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UK independent school numbers in China “surge”

The China-UK “golden-age” in education is showing little sign of slowing down, with the number of British independent school branches in China expected to increase by nearly 50% in 2019, a report by Venture Education has shown.

British independent schools with a recognised name have a strong appeal to Chinese students looking to study abroad in the UK. Photo: Wiki Commons/ Adrignola

2018 alone saw the opening of 87 new international schools across China

According to the ‘British Independent Schools in China: Annual Report 2019’, despite growing fears of China’s economic slowdown, 2019 will see a record 14 British independent school branches opening across the country.

“The golden age of UK-China relations is truly at its strongest in education”

These will include The King’s School, Canterbury, which holds the record as the oldest continuously operating school and Shrewsbury School; one of the UK’s original seven public schools which counts Charles Darwin amongst its alumni.

The report shows that at the end of 2017 there were 22 British independent school campuses operating in China. This number is expected to have more than doubled by the end of 2019, with 10 new campuses in 2018 and a further 14 openings planned in 2019.

In addition, the number of British independent school brands with at least one branch in China is expected to increase by 64% in 2019.

Some of the reasons cited for the surge in school numbers include China and the UK’s ‘golden-age’ of relations in trade, while British independent schools with a recognised name have a strong appeal to Chinese students looking to study abroad in the UK.

British independent school campuses in China by year of opening. Image: Venture Education

Overall, the report continues, the international school market in China has gone from strength to strength and 2018 alone saw the opening of 87 new international schools across the country, bringing the total to 821.

“Among these schools, the British curriculum is the most commonly used, with 40% of schools offering an A-Level curriculum, ahead of the USA’s AP (26%) and the International Baccalaureate (15%),” it notes.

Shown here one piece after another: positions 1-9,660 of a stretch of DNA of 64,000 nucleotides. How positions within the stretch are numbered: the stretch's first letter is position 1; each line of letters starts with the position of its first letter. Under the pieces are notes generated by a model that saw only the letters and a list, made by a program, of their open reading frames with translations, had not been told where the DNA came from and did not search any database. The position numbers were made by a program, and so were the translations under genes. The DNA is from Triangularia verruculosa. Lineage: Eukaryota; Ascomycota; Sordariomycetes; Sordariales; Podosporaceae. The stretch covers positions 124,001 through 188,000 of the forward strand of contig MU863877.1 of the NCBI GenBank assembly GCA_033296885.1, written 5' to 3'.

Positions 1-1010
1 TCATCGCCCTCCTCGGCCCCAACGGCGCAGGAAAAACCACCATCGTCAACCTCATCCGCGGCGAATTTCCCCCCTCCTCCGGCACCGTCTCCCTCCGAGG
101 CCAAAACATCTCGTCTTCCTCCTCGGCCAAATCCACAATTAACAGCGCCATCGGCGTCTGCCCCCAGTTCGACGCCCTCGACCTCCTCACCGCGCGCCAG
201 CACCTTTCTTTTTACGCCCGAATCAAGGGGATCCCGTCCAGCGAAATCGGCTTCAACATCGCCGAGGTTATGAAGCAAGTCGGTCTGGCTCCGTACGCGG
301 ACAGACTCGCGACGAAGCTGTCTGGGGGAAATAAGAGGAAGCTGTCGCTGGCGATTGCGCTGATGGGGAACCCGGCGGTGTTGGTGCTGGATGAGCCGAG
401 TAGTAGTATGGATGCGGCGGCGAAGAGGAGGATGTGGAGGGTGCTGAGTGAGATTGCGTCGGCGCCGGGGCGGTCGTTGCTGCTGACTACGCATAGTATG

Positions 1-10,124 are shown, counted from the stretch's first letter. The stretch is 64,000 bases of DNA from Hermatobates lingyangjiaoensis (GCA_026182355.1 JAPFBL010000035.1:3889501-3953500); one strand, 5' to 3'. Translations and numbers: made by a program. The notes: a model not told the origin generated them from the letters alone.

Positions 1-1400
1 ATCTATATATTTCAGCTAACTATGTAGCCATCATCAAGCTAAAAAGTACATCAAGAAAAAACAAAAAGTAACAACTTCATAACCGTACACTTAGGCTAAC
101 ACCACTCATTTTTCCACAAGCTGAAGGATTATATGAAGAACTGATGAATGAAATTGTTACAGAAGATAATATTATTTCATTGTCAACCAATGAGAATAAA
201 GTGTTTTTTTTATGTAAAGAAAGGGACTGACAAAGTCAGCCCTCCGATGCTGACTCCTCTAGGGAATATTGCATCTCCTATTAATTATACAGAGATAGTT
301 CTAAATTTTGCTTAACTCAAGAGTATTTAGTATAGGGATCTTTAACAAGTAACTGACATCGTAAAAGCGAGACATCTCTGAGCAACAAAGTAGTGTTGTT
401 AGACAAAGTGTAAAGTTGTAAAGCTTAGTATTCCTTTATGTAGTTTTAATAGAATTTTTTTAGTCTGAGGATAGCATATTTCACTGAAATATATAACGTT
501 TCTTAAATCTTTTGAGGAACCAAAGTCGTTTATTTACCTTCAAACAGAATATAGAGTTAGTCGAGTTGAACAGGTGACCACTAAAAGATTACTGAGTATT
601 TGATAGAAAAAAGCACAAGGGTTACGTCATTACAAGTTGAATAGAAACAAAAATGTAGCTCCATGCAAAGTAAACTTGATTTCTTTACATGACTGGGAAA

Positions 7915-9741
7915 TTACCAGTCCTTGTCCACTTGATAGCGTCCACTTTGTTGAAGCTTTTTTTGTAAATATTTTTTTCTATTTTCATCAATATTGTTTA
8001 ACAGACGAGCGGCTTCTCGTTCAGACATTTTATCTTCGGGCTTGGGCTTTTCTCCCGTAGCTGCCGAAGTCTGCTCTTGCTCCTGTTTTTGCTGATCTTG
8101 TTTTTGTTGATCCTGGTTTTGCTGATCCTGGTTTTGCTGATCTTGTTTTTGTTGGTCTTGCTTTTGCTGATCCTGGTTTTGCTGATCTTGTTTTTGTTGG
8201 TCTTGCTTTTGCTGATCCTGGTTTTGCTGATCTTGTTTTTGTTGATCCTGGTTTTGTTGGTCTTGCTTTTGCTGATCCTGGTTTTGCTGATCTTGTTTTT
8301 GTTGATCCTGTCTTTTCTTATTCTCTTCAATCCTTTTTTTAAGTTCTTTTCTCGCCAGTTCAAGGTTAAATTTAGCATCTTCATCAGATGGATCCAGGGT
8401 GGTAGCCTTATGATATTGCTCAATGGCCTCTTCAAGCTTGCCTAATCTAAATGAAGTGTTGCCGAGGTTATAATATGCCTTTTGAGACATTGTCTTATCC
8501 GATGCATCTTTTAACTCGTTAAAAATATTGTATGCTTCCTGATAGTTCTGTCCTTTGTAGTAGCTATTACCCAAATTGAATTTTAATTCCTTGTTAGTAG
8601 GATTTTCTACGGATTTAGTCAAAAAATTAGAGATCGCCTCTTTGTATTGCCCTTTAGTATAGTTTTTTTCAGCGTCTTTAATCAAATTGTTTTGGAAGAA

According to the report, private schools that admit Chinese nationals made up more than half of all international schools for the first time in 2018 at 52%, compared to private schools open to foreign nationals only (15%) and international departments in public schools (33%).

Last year, the report continued, Shenzhen, Fuzhou, Xuzhou and Wuxi all saw their first British independent school campuses as will the cities of Nanjing, Guangzhou, Chongqing, Hefei and Foshan in 2019.

Speaking about the findings, senior partner of Venture Education Julian Fisher described the “incredible growth” of British independent schools in China as a sign that British education is seen as the gold standard at K-13 in China.

“British schools bring experience, expertise and innovation to a country that is looking for a holistic education that inspires the next generation,” he added.

The real challenge, Fisher continued, will be recruiting students, recruiting quality teachers and maintaining international standards of quality.

“The real challenge… will be recruiting, and maintaining international standards”

“This is where support from the home schools, international associations such as COBIS and ACAMIS, the British government’s Department for International Trade and the British Chamber of Commerce in China will increasingly have a role to play.

“The golden age of UK-China relations is truly at its strongest in education,” he said.

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